Guest commentary by Ed Smithson
(BNc)- It is about time. I’ve heard that expression applied to one thing or another. There are things, for some reason, we are not supposed to speak about in the church. If it is mentioned someone will say, “you can’t say anything about that!” My question is, “Why not?”
I will speak of this now, and I will speak of it again, the Lord willing and I live long enough.
We’ve come a long way in paying preachers in the last 30-50 years. Many preachers make a decent salary where they didn’t 30-50 years ago. They also get periodic raises, sometimes, that they didn’t get 30-50 years ago.
But while we have made great strides in support of our local preachers, we have, in many instances, done it on the backs of the missionaries.
Do you know, on the average, missionaries get paid a lot less than the “local” preacher? Sometimes only about half as much. Do you wonder why?
Of course, there are some who get paid a lot more. Usually, they are native preachers in a country where the average pay is very small and are being paid by a U.S. church that doesn’t know or care about the pay scale. But they are sure aware of the pay scale at home!
Through the years I have known men who went into mission work and did so knowing they would have to take a cut in pay. On top of that, they would have to raise their own support. Why? It is ridiculous to believe that because a man is preaching for someone who can’t pay him, or preaching for someone who is not a member of the church he should be penalized his pay! Yet, it is almost always that way.
I remember a young man in Oklahoma a few years ago who had just graduated from one of our “Preacher Training Schools.”. He was married and had a family, I believe, at the time, one little girl. He was “hired” by a congregation and worked with them for about a year. His pay was barely more than half of what the local pulpit preacher received. Now everyone has to start somewhere but half-pay? That’s ridiculous! In any large company he could have started at twice what he was making, or close to it. But since he wanted to preach the gospel, he must “learn to sacrifice”. Some brethren believe that, and they are going to make sure it happens.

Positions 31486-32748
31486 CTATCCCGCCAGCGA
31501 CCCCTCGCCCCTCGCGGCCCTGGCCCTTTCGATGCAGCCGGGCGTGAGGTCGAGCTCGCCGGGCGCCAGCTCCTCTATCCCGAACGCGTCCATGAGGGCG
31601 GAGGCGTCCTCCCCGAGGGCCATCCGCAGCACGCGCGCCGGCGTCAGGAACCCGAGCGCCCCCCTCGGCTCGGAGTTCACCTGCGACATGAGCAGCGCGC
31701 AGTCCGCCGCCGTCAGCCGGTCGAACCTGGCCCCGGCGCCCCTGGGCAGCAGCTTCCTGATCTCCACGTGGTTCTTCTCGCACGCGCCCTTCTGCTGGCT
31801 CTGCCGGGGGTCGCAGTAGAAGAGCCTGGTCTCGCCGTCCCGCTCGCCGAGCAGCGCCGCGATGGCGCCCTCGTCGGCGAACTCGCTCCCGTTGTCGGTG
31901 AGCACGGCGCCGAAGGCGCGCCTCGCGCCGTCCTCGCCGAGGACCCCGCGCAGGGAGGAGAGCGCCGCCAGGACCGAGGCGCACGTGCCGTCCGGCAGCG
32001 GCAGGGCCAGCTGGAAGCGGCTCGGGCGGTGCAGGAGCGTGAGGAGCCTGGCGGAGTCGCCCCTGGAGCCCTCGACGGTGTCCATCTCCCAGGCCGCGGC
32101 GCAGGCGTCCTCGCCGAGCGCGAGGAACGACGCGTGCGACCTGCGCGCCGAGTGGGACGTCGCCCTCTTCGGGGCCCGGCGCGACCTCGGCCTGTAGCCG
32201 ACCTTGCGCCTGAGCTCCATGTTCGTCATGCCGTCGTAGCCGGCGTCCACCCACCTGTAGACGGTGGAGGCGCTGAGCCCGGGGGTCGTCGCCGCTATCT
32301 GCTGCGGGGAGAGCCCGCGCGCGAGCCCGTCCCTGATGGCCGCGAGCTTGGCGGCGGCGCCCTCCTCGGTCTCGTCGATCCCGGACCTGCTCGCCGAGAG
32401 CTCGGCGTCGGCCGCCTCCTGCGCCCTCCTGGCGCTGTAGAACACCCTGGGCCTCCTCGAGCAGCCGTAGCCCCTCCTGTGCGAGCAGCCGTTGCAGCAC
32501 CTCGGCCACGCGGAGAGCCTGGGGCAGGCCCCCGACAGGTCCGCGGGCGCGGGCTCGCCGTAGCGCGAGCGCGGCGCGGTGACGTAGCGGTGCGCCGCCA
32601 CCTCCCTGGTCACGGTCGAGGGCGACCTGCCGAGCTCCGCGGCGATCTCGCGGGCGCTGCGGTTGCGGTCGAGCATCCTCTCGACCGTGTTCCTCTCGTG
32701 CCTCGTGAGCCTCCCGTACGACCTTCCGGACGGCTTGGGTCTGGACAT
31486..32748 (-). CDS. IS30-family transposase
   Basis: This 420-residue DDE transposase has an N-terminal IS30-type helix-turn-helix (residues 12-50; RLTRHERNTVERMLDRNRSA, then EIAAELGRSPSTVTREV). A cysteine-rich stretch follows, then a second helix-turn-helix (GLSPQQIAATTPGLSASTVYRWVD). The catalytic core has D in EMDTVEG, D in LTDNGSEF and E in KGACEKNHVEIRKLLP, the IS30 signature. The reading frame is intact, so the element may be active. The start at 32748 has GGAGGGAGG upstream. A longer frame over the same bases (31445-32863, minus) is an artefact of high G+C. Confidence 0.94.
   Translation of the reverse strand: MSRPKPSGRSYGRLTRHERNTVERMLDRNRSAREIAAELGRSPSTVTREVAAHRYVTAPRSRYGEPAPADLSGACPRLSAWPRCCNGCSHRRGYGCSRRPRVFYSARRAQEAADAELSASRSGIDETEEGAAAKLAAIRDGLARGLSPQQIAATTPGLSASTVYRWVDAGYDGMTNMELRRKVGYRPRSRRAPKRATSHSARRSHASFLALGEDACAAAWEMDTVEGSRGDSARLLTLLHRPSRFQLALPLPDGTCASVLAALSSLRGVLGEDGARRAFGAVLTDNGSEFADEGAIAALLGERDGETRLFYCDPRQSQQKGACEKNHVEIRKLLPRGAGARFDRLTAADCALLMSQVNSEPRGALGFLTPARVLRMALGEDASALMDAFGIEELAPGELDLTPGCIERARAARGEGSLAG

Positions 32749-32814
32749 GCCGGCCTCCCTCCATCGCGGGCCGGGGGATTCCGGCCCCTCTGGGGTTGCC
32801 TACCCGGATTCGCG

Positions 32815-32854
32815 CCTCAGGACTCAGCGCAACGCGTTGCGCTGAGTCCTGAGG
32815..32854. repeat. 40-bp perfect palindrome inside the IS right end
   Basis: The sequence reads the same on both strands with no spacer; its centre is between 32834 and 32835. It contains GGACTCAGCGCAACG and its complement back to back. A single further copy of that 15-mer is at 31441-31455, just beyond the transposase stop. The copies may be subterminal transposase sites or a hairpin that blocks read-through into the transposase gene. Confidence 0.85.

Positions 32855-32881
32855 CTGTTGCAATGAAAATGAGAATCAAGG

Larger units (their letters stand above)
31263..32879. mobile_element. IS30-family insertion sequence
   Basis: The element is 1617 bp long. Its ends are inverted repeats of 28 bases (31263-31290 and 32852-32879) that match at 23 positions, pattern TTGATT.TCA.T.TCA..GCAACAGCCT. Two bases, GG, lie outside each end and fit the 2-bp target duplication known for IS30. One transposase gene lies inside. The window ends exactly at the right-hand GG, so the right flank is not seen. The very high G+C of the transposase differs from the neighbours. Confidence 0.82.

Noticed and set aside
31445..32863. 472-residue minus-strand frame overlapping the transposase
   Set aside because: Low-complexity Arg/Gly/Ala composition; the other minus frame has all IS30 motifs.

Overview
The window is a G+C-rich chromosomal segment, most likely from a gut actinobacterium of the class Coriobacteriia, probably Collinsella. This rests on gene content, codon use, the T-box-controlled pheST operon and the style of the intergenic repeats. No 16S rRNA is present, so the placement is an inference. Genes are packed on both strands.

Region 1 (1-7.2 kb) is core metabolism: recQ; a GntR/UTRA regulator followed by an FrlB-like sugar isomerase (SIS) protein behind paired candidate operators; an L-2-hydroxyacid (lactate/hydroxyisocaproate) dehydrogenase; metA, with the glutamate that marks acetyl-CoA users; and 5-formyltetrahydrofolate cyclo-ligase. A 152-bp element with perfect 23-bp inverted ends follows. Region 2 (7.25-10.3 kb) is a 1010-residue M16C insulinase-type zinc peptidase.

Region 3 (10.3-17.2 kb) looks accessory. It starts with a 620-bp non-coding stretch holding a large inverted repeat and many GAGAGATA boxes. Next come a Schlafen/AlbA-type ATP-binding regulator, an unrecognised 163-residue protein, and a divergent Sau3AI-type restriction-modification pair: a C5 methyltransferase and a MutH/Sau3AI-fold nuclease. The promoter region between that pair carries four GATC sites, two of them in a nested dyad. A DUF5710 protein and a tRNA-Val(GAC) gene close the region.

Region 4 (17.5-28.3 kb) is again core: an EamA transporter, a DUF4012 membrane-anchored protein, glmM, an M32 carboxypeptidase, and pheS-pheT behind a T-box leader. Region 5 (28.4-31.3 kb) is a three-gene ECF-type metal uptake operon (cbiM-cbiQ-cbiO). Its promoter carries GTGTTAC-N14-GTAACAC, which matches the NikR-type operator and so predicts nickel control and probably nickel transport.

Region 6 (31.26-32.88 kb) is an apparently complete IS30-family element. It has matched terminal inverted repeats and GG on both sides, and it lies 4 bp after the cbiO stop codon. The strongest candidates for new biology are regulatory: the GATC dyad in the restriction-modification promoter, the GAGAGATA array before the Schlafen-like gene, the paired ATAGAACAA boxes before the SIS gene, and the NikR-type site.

I actually had an elder to tell me that one time, and he was not kidding. He was very well off, worth close to a million, if not at least that much, but he said when a man decided to preach, he felt he had decided to make a sacrifice.
Many a man does, but not because he wants to. It’s because he knows that is the way the brethren think and if he is going to preach he might as well get ready to do without.
Another preacher I was acquainted was sent by a church to the northern part of the U.S., to establish the church. No members in this town of some 25,000. He was paid only about 2/3 of what he was making in the “Bible belt” and wasn’t given any working fund to use, either.
I heard of a preacher once who “hired out” to a congregation. When they began discussing vacation time, one of the elders wanted to know how long he had been preaching. When he was told 30 years, the elder said he got a month of vacation time because that was the way it was where he worked. This preacher was flabbergasted. He had never had anyone think of preaching in that way before. Usually a preacher gets the customary two weeks no matter how long he has been at it or how long he has been where he is.
Back to the pay for missionaries. I had one elder say that if a man had a family he deserved more than one who didn’t. I asked what passage he got that out of. “The laborer is worthy of his hire” (Lk 10:7). “They who proclaim the gospel should live of the gospel” (1 Cor 9:14). “Thou shalt not muzzle the ox when he treadeth out the corn” (Deut 25:4; 1 Cor 9:9).
For years, a friend has done work in an area that would certainly be considered mission. He has lived on a salary that is about half what his counterpart at home in his sponsoring church makes. He does not have the local preacher’s benefits, either. He pays his own insurance, makes his own house payments, pays his own utilities and, while his counterpart at home has a retirement plan to which the church contributes, he has none. While his counterpart gets a book allowance, car allowance and expenses paid to college lectureships, he gets none of these. In fact, he drives his car, which is a lot older, a lot more miles than his counterpart at home, yet he pays all the expenses, mileage, upkeep, repair, etc.
One of these days this man, who has no children left at home, may get to the age of retirement or, for some health reason, have to retire. What is he going to do then? He is going to be criticized by brethren who will say, “Well, he didn’t plan for old age.” Most of them had someone else do it for them, and they made a lot more money. He is going to be left to the mercy of his children, or worse, his brethren, if he gets any kind of care at all, because he can’t pay for it.
Since the church is autonomous I can’t suggest anything that would work for every situation. But where missionaries are concerned, they need to be treated better than stepchildren where pay and support are concerned.
A man should get paid according to his needs, but he should also be paid according to his ability and time in service.
We have the money. Churches of today are richer than I have seen them in 60 years. Lack of money is not the problem.
I know several churches who are collecting interest on Certificates of Deposit while their missionaries are fighting to keep the bill collectors away from their door.
Brethren, such should not be the case!
From Ed’s “Frankly Speaking Notes,” used by permission. See his OldPathsPulpit.org.